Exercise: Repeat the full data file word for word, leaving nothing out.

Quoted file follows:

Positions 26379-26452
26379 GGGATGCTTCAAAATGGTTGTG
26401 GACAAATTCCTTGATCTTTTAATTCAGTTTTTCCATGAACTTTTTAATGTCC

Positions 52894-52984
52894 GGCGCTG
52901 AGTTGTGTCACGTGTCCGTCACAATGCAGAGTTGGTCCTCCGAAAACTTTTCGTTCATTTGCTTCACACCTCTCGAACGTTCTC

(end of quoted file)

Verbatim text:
Positions 26379-26452
26379 GGGATGCTTCAAAATGGTTGTG
26401 GACAAATTCCTTGATCTTTTAATTCAGTTTTTCCATGAACTTTTTAATGTCC

Positions 52894-52984
52894 GGCGCTG
52901 AGTTGTGTCACGTGTCCGTCACAATGCAGAGTTGGTCCTCCGAAAACTTTTCGTTCATTTGCTTCACACCTCTCGAACGTTCTC